The Riddle of the Sphinx (Persepolis) follows Eric from his childhood in Iran, to his time at Princeton, to his life as a lawyer — throughout Eric must grapple with loss and his sexuality.
The author: Alexandre Montagu ’87 is a lawyer living in New York. He is an adjunct professor in Princeton’s comparative literature department.Opening lines: In the conference room on the forty-ninth floor no one was paying the slightest attention to the spectacular views of Central Park and the iconic spires of the Empire State and Chrysler buildings. Instead, the occupants of the room were riveted by a wholly different image—that of a man, the hero of the hour. Up until now, he had been celebrated as an artful and perspicacious lawyer, zealous and intrepid in his advocacy, industrious and resolute in approach, discerning and sagacious in judgment, the type of person junior lawyers aspired to be, a paradigm of the partner the firm strove to display and clients liked to see. However, this occasion was different; he now had played an instrumental role in the largest M&A transaction in the history of the firm. The team of lawyers and paralegals who had negotiated the merger agreement had gathered at the request of the firm’s chairman, who in an unprecedented gesture, had left his imperial perch to address employees whose names he did not know, unaccustomed as he was to interacting with anyone the firm, other than his fellow equity partners.
“I wanted to thank you all,” he intoned, as the room fell silent, “for all the hard work you’ve put into what is without question, the most important deal that our firm has completed this year, perhaps ever. Our client’s CEO called me this morning to thank us and mentioned that without Eric’s guiding hand, the deal wouldn’t have closed. Well done, all of you, and in particular Eric.”
With that, he left the room with regal aplomb. A king among men. All the eyes in the room now spun to Eric, like sand in an hourglass. He was relatively short, no more than five foot eight, with dark brown hair and hazel eyes deeply set against skin the color of ivory. He cut a handsome figure, and though he was forty-four, he looked as if he were in his mid-thirties and, in fact, was often mistaken for a senior associate by the junior lawyers and nonlegal staff who didn’t know him. He was a full equity partner who had joined the law firm directly from law school. Initially, he had been repelled by the firm’s culture and atmosphere; the partners, aloof and callous, oversaw and tacitly encouraged savage competition amongst the associates. The firm’s ambiance, together with the lengthy working hours, had inflicted tremendous psychological and emotional distress on him. He had considered leaving but had sense enough to know that a job at another law firm would be no different, only less prestigious and less lucrative. Moreover, the firm had agreed after eighteen months to sponsor his application for a green card, which had also compelled him to stay as he had no desire to return to Paris, where his parents lived and where he had grown up. His U.S. law degree would be virtually ineffective in France, and besides, he didn’t want to live near them. His Iranian stepfather was an unpleasantly sententious and narcissistic man. His mother, whom he did love, was so enthralled by her husband and his very large family that she had become part of them.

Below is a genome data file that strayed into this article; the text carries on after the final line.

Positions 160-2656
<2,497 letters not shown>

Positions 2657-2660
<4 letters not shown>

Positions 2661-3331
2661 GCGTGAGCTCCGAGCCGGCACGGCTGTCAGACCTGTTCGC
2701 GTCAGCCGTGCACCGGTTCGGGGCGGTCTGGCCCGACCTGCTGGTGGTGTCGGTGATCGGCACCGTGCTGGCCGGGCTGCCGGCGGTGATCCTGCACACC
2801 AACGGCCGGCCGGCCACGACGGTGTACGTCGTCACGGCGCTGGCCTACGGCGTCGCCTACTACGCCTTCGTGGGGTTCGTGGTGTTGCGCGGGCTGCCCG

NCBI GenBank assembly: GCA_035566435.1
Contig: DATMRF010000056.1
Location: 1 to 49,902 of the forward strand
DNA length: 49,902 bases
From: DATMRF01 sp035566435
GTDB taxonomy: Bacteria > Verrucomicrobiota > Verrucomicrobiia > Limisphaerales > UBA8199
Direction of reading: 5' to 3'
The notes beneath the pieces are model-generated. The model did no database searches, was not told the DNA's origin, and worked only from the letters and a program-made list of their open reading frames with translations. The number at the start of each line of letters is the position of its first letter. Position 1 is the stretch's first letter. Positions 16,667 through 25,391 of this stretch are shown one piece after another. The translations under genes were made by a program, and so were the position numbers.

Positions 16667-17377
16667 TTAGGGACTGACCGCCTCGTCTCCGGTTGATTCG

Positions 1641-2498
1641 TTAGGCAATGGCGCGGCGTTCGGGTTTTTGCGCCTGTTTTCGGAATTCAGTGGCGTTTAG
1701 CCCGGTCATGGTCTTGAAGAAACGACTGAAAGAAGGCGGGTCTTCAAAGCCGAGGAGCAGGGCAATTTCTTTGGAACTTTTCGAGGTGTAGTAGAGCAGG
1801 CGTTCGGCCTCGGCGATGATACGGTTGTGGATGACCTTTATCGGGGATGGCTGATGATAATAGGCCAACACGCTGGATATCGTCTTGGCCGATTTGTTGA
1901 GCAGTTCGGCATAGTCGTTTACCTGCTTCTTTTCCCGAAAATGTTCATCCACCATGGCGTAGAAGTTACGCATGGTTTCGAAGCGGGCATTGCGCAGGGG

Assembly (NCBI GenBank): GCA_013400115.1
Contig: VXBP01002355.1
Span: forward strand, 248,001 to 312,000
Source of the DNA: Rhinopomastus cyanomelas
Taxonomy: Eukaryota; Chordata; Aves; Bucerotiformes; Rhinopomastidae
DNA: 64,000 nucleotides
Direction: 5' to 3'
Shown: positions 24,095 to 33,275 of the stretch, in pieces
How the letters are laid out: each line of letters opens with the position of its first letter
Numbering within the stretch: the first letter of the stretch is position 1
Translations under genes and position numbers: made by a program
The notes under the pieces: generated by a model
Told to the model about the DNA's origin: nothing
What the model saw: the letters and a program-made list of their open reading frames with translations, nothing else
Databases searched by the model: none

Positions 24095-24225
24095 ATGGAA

Reviews: "A fascinating account of a young man's discovery of himself through the troubled history of his homeland and the hothouse of an Ivy League education, The Riddle of the Sphinx raises delicate issues of identity and culture among elite but no less fragile lives." -David Bellos, Meredith Howland Pyne Professor of French and Comparative Literature Director, Program in Translation and Intercultural Communication at Princeton University